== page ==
SHayo Adebayo, an unemployed 28-year-old medical physiology graduate from southwestern Nigeria, read dozens of abusive WhatsAapp messages and voice notes sent to her by fast loan company debt collectors.

“I will destroy your life,” said one. “I want to see your payment or all hell will break loose,” said another. Another, which simply said “enjoy your shame”, arrived after a message calling her a fraud and a thief was sent to her family, friends and all her contacts, together with a photo extracted from her Facebook page.

Adebayo said the messages had been coming to her phone almost every day since October, prompting her to have suicidal thoughts.

She is not alone in her anguish. Unemployment, inflation and the cost of living have risen sharply in recent years in Africa’s biggest economy, fueling a thriving industry of fast – or payday – loans. Advertisements for quick loans appeared at bus stops and street corners and were played on the radio.

Messages like those sent to Adebayo’s contacts have gone increasingly viral on social media, drawing attention to the companies’ attempts to harass and shame people struggling with debt.

For months, Adebayo had relied on regular loans of 40,000 naira (£70) from a Lagos-based loan company, to pay for transport and food until payday. In October, she lost her job and her debts skyrocketed.

Between October and December, Adebayo downloaded 32 quick loan application forms onto her phone as she struggled to cover her debts.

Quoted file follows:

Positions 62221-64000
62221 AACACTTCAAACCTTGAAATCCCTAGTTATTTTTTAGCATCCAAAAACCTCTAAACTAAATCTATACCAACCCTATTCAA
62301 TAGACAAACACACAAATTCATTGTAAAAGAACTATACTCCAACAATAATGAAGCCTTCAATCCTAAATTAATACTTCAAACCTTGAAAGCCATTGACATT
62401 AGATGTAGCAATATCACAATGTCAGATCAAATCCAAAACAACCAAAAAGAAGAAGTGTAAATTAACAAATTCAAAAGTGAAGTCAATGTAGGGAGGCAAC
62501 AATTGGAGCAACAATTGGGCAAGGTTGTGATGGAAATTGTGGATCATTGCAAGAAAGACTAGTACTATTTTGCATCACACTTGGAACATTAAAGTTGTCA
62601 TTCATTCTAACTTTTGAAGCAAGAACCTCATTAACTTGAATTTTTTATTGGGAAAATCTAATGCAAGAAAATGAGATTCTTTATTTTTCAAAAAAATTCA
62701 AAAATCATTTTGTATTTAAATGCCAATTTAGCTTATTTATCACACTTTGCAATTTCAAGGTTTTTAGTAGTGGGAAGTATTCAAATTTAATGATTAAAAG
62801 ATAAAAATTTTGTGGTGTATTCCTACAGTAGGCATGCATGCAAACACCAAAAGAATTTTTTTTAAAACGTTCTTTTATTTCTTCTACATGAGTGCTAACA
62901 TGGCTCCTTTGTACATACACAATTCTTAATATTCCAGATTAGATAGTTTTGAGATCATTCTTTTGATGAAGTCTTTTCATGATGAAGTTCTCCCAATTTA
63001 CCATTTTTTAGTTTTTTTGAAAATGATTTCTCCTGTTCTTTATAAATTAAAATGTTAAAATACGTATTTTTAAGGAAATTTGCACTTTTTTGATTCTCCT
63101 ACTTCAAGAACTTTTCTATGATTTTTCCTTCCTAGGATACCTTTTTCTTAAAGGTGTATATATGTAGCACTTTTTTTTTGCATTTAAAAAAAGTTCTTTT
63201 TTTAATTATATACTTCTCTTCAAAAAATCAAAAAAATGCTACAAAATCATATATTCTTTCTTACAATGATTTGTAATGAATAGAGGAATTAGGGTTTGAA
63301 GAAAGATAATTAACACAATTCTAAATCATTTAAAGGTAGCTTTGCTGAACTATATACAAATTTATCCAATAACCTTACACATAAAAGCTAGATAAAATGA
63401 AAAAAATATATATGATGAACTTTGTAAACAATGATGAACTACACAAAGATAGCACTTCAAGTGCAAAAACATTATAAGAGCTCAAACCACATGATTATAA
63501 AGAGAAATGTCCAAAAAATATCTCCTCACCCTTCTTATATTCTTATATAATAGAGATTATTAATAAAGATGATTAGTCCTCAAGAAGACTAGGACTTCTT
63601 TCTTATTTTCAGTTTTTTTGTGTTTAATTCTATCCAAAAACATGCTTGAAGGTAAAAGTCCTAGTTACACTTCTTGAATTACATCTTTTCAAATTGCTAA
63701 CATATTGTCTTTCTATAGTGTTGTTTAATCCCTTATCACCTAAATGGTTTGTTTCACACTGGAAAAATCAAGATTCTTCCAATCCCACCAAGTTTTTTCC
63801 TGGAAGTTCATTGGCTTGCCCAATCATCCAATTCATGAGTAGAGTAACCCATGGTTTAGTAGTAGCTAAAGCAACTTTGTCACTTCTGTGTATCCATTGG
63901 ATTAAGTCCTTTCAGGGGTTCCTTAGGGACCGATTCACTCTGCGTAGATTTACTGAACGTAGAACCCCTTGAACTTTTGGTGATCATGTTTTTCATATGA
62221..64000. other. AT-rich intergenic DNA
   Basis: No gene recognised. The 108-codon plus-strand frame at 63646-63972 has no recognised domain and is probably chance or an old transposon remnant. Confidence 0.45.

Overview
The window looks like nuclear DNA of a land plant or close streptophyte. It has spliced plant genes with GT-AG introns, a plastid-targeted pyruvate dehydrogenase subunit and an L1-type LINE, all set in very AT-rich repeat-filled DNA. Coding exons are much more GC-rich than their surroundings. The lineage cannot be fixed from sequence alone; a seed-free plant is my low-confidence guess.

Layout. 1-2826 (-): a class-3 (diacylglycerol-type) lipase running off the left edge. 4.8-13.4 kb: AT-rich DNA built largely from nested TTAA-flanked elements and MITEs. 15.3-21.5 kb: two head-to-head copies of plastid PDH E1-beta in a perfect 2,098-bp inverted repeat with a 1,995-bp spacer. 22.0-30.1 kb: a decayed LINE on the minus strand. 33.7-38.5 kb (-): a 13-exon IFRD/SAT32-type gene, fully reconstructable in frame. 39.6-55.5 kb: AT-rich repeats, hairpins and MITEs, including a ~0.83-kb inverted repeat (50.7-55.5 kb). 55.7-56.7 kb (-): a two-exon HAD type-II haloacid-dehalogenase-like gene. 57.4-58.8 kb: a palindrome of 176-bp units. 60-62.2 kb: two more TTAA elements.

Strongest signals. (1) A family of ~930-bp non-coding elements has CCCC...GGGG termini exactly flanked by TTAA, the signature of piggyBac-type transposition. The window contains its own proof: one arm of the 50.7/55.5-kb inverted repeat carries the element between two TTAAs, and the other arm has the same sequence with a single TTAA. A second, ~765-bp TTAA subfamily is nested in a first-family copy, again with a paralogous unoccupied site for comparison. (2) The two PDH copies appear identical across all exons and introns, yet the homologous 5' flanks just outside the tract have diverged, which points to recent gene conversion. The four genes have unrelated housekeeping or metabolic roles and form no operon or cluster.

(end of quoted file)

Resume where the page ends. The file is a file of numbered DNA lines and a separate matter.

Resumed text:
“At first I was just borrowing to get to the end of the month,” she said. “Then I would borrow to pay off the loan, then I would borrow more to pay that one and so on. By the end, I had borrowed from so many apps. »

A woman balances a bowl containing soft drinks as she weaves through a street in the Yaba district of Lagos on Tuesday. Photograph: Akintunde Akinleye/EPA

Adebayo said that as she began to struggle to repay her debts, the payment reminders quickly turned into grim threats, first sent to her and then to almost everyone important in her life.

As a condition for a loan, the application process required access to her contacts, social media accounts, family and friends, where she worked, worshiped and lived.

“By the time you take the loan, you are practically naked. They know everything about you,” she said. “So when you’re not able to pay, they start working on those contacts.”

The debt collectors constantly called and texted and broadcast WhatsApp messages to his phone contacts. “Their weapon is your shame,” she said. “That’s why they do it. They use it to reach you.